As two PhD candidates from Bosnia & Herzegovina conduct research in the IKBM (Department for Chemistry, Biotechnology and Food Science) laboratories on what happens to the antioxidants during processing of fruits (including jam) and explore the possibility of using forest plant fruits in the food industry, another PhD candidate, Ognjen Zurovec, from the same country is at Noragric, looking at agriculture adaptation to climate change in the Western Balkans. And there are several more students at NMBU from the region.
Collaboration between NLH and partners in Ukraine lasted from 1990-1995; the Balkan programme started simultaneously (1993) and continued until 1996. Activities in the region focused mostly on capacity building of the agriculture, forestry and veterinary medicine faculties at partner universities. After the Balkan war ended (1999), focus shifted to rebuilding links with partner universities, establishing academic programmes and educating new bachelor, master, PhD and post-doc students.
Current collaboration falls under the Higher education, research and development in the Western Balkans (HERD)/Agriculture programme (2010-2015) which includes 13 projects at NMBU, Bioforsk and two university colleges (Hedmark and Sør-Trøndelag). The programme’s main goal is to contribute to economic growth and social development through academic cooperation. Of the five HERD sub-programmes, HERD/Agriculture is the largest. “The fact that NMBU (UMB/NLH) has had good connections in the region since the 1980’s is the reason for the large number of projects in this sub-programme”, says Thor S. Larsen, sector manager for the HERD/Agriculture programme whose secretariat is based at Noragric.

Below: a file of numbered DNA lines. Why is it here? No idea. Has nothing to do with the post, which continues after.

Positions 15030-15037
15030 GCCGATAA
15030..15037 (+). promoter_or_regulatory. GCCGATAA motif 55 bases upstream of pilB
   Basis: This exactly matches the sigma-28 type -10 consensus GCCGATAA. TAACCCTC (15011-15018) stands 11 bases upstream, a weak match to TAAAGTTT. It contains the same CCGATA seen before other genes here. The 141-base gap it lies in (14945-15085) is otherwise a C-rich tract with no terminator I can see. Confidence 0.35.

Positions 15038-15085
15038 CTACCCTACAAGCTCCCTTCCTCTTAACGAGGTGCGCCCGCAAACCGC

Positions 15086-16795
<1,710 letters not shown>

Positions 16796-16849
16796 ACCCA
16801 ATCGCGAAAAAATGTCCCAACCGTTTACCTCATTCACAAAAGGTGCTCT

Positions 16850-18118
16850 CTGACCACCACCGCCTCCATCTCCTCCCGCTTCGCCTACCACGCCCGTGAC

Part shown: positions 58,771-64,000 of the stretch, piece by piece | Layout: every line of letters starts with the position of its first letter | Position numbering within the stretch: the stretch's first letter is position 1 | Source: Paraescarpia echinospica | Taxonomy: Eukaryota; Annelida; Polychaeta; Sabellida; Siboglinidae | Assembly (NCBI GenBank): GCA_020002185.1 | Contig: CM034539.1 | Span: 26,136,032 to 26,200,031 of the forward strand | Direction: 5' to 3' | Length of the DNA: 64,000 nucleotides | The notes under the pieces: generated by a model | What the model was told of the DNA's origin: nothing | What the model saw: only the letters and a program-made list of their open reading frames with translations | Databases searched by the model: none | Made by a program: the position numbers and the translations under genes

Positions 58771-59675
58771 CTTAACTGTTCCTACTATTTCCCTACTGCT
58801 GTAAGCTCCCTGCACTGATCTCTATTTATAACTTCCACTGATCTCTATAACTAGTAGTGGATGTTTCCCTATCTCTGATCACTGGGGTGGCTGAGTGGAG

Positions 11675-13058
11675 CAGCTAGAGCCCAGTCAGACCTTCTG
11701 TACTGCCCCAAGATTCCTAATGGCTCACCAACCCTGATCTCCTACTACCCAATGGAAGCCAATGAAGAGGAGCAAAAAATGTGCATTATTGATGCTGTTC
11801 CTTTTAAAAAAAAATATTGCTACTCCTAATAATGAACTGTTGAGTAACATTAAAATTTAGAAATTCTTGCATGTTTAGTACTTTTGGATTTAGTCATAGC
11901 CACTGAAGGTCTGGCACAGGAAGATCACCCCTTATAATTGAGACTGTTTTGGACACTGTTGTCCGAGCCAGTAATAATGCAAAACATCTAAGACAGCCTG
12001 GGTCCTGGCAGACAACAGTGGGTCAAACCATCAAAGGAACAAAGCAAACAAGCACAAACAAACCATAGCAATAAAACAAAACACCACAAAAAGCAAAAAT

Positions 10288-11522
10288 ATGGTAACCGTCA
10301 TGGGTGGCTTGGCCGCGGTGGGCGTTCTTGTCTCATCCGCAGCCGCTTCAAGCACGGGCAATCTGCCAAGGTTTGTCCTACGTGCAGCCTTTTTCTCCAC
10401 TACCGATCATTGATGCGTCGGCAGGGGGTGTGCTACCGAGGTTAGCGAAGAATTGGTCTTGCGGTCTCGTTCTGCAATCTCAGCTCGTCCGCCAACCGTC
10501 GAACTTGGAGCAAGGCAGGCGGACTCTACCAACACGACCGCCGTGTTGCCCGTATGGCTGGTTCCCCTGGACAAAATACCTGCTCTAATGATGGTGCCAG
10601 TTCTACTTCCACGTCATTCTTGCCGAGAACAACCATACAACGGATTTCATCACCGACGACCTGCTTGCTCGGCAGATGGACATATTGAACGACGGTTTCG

Sector manager Larsen adds: “NMBU’s cooperation with the Western Balkans confirms that academic institutions are important contributors for the region’s social and economic development. When programme activities are harmonized with national and institutional regional policy and strategies, they provide important advice and support to governments, the private sector and to individual farmers”.
At Noragric there are two HERD/Agriculture projects, one coordinated by Prof. Bishal Sitaula focusing on agricultural adaptation to climate change; and the other coordinated by Prof. Mensur Vegara, addressing entrepreneurship in sustainable use of pastureland/grazing. The latter has played a key role in the earlier collaboration programmes with the region and originally comes from Bosnia himself.
While the HERD/Agriculture programme (funded by the Norwegian Ministry of Foreign Affairs) comes to an end in December 2015, researchers in the projects are looking for ways to continue the collaboration. It is hoped that other funding sources will be identified in order to continue collaboration.